MLB: Three Players 25 and Under Destined for the Hall of Fame
When witnessing great young talent, we oftentimes prefer to stay in the now rather than predict years in the future. However, some MLB players seem to have that special something very early on.
The Hall of Fame is the most prestigious individual accomplishment that a player can achieve. Only the best the sport has ever seen is granted access to this holy grail. It is safe to say that it takes a tremendous career, and a tremendous person, to make it into Cooperstown. Because of this, we often wait until a player’s career is dwindling down to assess whether or not they are Hall of Fame worthy. Not today, as we are going to look at the young guns of MLB.
Now, it is pretty absurd to classify someone so young this soon as a Hall of Famer. Anything can happen in the next however many years, and I may end up looking pretty foolish. But, like previously stated, some players just have that something special that screams future Hall of Famer. And yes, we are all currently thinking Mike Trout, but there are two other guys we are going to include as well. You may be able to predict one of them I am already thinking of, but the third will definitely be a curve ball.
Anything can happen to these players in their careers – they could regress, or forbid that they get injured. We have seen some of the greatest talents fall from grace, and some of the most promising players get injured. However, these three players will likely stand the test of time and eventually be inducted into Cooperstown.
Mike Trout may be the only guy on this list that is hard to debate against. Sure, you could make the statement that if Mike Trout retired today he wouldn’t get in, but even that is a stretch for me. Mike Trout has played five years in MLB, and in each of those five years he was either first or second in MVP voting. He is already a five-time All-Star and two-time MVP, with the only thing eluding him being a championship. The Angels must get better if we are to see Trout on a playoff contender in the future. Either way, he will likely make it back to October at some point and actually win a game.
Since 2012 Trout has accumulated 47.0 WAR, according to Fangraphs, and has a 47.7 mark for his career. He is 20th in WAR since the turn of the century, despite missing essentially 11 years. He has slugged 168 home runs and collected 497 runs batted in, all while batting .306. Trout has swiped 143 stolen bases and scored 600 runs. He is the only player with over 140 home runs and stolen bases during that span, and is only second to Ian Kinsler in runs. That is due in large part to the fact that Kinsler played in all of 2011 while Trout only played in 40 games.
Heck, I know anything can happen, but it is so hard to imagine anything stopping Trout from becoming a Hall of Famer. Even if something did happen to stop his career he would get elected out of respect for his historic five-year run. Let’s say Trout has another five years like this, then five years of being about three-quarters as good, then five more of being half as good. That would give him about 140 career WAR, which would be fifth all-time behind Babe Ruth, Barry Bonds, Willie Mays and Ty Cobb.
I am still a very firm believer in Bryce Harper, despite how his 2016 went. My biggest argument for Harper is that he is still very, very young. Harper is barely 24 years old, giving him a year and a half cushion on Mike Trout. Plus, Harper has been living in Trout’s shadow for years. They came up around the same time and one has exceeded the other. Harper was the next big thing, while Trout quietly made his mark as the best prospect in baseball. Despite this, Harper will likely see himself in the Hall of Fame one day.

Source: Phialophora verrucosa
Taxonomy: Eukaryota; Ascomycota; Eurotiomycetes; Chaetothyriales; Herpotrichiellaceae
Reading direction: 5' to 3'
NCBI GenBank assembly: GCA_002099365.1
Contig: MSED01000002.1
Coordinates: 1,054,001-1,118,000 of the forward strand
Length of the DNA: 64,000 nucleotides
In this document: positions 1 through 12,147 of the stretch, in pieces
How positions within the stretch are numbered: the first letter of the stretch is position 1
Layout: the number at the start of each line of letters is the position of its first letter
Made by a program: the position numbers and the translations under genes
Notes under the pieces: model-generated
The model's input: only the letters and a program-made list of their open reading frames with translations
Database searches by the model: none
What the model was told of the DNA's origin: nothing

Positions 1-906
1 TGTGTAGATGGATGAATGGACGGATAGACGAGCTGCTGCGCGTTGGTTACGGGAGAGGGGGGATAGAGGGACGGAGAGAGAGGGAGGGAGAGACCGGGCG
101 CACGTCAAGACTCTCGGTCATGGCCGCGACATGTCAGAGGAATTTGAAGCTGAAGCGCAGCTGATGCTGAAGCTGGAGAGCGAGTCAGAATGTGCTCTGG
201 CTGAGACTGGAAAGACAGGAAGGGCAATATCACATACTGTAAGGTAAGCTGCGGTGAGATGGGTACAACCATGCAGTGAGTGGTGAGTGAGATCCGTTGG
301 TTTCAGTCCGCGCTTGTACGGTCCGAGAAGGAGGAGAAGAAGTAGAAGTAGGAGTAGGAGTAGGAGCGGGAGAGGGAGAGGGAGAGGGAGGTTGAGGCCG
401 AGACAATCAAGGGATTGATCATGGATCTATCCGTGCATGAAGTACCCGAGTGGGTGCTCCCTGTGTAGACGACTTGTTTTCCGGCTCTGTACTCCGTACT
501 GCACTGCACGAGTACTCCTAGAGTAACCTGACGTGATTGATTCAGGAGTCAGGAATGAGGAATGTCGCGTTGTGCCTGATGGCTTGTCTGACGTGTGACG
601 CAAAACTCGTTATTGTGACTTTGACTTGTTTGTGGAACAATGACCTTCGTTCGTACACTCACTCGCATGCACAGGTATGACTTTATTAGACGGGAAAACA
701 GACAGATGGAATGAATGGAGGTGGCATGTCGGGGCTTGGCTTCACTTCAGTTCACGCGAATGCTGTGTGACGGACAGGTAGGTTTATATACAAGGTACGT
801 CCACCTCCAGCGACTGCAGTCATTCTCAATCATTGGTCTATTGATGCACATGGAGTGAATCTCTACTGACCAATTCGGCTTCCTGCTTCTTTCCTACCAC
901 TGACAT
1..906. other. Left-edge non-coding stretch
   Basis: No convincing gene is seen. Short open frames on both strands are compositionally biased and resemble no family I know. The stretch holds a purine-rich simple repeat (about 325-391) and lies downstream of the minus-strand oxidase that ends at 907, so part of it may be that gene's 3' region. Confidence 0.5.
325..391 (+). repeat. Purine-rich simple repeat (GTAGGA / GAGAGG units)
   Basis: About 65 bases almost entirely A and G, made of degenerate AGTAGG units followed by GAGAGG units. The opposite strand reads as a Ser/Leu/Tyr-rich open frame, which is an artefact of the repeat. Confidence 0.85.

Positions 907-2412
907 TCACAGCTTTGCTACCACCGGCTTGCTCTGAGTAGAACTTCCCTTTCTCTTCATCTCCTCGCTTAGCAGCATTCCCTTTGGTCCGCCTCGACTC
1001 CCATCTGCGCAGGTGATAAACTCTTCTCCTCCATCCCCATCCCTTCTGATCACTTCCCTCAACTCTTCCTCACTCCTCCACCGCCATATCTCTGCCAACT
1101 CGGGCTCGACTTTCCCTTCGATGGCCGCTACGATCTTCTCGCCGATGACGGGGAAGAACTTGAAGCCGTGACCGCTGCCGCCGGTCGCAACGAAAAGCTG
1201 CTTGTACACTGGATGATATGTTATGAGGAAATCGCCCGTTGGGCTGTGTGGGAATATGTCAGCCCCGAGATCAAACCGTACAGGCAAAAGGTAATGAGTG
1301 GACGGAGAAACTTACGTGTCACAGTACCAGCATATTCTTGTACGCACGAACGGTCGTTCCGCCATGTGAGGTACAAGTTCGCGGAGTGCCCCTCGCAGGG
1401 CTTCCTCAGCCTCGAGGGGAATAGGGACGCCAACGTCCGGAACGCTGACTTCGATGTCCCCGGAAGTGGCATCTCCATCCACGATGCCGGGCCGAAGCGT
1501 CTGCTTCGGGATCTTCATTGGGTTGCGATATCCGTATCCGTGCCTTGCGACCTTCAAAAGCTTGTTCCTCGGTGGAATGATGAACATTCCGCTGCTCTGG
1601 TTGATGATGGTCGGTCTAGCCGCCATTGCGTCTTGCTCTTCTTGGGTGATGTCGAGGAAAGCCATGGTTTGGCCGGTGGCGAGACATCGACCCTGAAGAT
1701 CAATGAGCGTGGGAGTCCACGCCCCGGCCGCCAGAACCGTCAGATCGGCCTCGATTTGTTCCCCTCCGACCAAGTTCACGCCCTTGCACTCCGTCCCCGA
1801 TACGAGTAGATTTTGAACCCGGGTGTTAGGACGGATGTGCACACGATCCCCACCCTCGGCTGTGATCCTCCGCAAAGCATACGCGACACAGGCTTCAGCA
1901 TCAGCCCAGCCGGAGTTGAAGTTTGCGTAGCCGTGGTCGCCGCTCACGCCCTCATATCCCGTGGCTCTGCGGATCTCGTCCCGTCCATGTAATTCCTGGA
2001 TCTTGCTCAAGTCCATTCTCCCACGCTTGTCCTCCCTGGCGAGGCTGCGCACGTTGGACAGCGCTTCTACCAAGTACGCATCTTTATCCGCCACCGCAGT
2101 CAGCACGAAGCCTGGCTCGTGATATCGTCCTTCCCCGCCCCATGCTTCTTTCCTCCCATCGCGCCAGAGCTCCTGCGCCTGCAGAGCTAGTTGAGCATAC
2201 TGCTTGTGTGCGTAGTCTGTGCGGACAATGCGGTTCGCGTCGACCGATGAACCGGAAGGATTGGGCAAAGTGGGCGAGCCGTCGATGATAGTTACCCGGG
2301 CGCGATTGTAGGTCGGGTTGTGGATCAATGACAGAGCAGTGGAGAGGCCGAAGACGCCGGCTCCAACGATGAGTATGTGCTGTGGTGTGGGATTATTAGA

Pitchers figured Harper out in 2016, but he can always rebound and put together a great career. Let’s face it, Harper’s 2015 was super special, and was better than any year Mike Trout has ever had. Sure, Trout has had a higher WAR, but with equal fielding Harper would have blown Trout out of the water. Yes, fielding is an essential part, but Harper’s fielding doesn’t hurt the Nationals. It’s just hard to gain much WAR out in right field.
Regardless, we know Harper’s ceiling to be around .350 with 50 home runs. While that is his absolute max, it isn’t absurd to think Harper can consistently bat .320 with 40 home runs. With an offseason to rest and adjust, Harper will likely come back strong next season. While he may not be like Trout, I would not be surprised to see Harper flirt with 100 career WAR, having a similar career to Albert Pujols.
Manny Machado does not get the recognition he deserves, despite statistically being the second best player under 25 since 2013. While some might not imagine Manny Machado to be a Hall of Famer, as it is far too soon and he doesn’t get much recognition, I am a strong believer that one day he will be inducted. Debuting in the same year as Harper and Trout has certainly hurt Machado’s reputation, but he is still one of baseball’s best players.
Outside of his 51-game 2012 and his 82-game 2014, Machado has posted a 6.0 WAR each season. His pretty solid hitting combined with his outstanding fielding make for a player that sabermetrics gurus love. He has slugged over 30 home runs and 100 runs batted in each of the last two seasons, and has been just shy of batting .300. At only 24 years old, he is likely not yet in his prime and could eclipse 8.0 WAR at his best.
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Let’s play what-if with his numbers. Machado will likely post around 6.0 WAR for the next three seasons, then we will average his prime out to 7.5 WAR for those next three seasons, and add another three seasons with a 6.0 WAR. Machado would be 33 years old and likely have five more years left in him. If we average those five years out to 2.5 WAR he would finish his career around 90 WAR. Now that is a Hall of Fame number.